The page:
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Cold War Radar

Operation Cerberus


Image showing the effect electronic counter-measures, such as jamming, could have on radar

Radar was an asset to have in the Cold War, and thus each side was trying to limit its use.  Across the West, people were working to hinder the radar of the enemy especially into the late 1950s. 

They were trying to get around jamming by implementing a wider frequency.  The Soviet Union was using radar to lead SAMs (Surface-to-Air Missiles) and the West wanted to find a way to move these missiles away from their targets.

Israel was also afraid of Soviet radar and of it supplying the Arab States around them.  One of their destroyers was sunk using radar during the Six-Day War in 1967. 

Thus Isreal invented Avshalom to use on their ships against Styx missiles from Soviet ships.  It jammed the radar of the missile, but more importantly gave it a new target to hit.  Therefore it would not only miss them, they could send it where they wanted.

Though it was a major step, the project was thought to be unrealistic until 1973 when it was proved.  It was hoped this could be applied to SAM anti-aircraft missiles as well.  If it were to be used in planes however, they would have less space for equipment and more area to cover.  The first Cerberus pods were made for Tornadoes in 1978.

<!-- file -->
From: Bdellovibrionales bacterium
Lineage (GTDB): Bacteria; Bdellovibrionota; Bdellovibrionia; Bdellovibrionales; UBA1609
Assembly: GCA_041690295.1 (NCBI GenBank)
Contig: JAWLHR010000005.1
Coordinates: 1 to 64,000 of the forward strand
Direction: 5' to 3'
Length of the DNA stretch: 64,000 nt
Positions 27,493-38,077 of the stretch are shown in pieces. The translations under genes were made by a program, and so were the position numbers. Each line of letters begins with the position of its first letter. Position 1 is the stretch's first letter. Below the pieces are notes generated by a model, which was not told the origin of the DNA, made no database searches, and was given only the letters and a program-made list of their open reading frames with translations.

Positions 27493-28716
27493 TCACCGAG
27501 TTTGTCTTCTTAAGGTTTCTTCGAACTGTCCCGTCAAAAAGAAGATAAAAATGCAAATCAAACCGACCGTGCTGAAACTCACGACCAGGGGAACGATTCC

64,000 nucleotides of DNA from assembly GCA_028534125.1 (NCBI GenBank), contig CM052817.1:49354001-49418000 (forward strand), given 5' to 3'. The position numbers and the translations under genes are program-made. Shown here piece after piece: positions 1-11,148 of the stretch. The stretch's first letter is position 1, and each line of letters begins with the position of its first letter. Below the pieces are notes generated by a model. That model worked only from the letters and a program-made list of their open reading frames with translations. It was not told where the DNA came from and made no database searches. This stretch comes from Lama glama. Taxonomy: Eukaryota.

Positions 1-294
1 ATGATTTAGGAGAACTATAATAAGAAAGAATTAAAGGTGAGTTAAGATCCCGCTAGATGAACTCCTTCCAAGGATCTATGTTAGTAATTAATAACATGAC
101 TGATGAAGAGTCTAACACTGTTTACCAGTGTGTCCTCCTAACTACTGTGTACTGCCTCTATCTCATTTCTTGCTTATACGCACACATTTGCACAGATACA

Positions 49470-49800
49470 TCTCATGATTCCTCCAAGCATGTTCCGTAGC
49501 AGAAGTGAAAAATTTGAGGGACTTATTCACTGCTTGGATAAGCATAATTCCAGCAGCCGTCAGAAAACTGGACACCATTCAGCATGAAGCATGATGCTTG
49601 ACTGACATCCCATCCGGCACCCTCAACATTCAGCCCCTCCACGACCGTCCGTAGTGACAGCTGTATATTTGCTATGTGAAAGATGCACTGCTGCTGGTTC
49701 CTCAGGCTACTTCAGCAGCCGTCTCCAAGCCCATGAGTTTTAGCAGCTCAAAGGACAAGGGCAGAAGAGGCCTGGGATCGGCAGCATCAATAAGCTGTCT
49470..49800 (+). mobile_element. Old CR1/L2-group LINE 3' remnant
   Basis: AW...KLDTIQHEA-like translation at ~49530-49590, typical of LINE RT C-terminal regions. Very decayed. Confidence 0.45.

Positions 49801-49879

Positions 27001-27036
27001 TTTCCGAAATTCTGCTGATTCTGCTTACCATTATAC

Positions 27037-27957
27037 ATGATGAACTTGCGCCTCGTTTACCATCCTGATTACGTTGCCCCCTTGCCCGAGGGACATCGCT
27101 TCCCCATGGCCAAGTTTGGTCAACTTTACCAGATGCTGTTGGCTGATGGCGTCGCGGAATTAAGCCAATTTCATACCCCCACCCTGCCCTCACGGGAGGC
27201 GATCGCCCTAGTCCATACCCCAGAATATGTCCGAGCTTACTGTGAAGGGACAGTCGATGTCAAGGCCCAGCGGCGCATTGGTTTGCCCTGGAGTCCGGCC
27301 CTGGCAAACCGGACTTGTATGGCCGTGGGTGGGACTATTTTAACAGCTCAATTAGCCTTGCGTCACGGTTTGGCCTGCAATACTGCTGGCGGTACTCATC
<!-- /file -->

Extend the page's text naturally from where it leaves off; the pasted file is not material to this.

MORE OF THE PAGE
Israel needed help with this project though, and turned to West Germany.  At this time, West Germany was looking to distance itself from the United States' control and had been researching electronic warfare. 

They were also looking for ways to gain information on Soviet Radar.  In East Germany, the Soviet radar was usually turned off so that they could not pick up on it.  West Germany tried to fly various planes into their airspace to tempt them, but the Soviets never gave in. 

The BND (the West German Bundesnachrichtendienst, intelligence) then created in the mid 1970s three stations to watch Soviet radars.  They would keep track of the frequencies used by the Soviets’ radar to use later.  The first was KASTAGNETTE was in northern Germany, the second in Italy near Lecce, and the third in Iran near Teheran. 

However, after the Iranian Revolution in 1979 they lost their station in Teheran, and instead moved to China next to the Sinxiang border shared with the Soviet Union.  This station was called LANZE.

This thus involved working with other countries’ intelligence groups as well.  It really was an international project.  These watched various Eastern European Warsaw Pact groups, including the Soviet Union.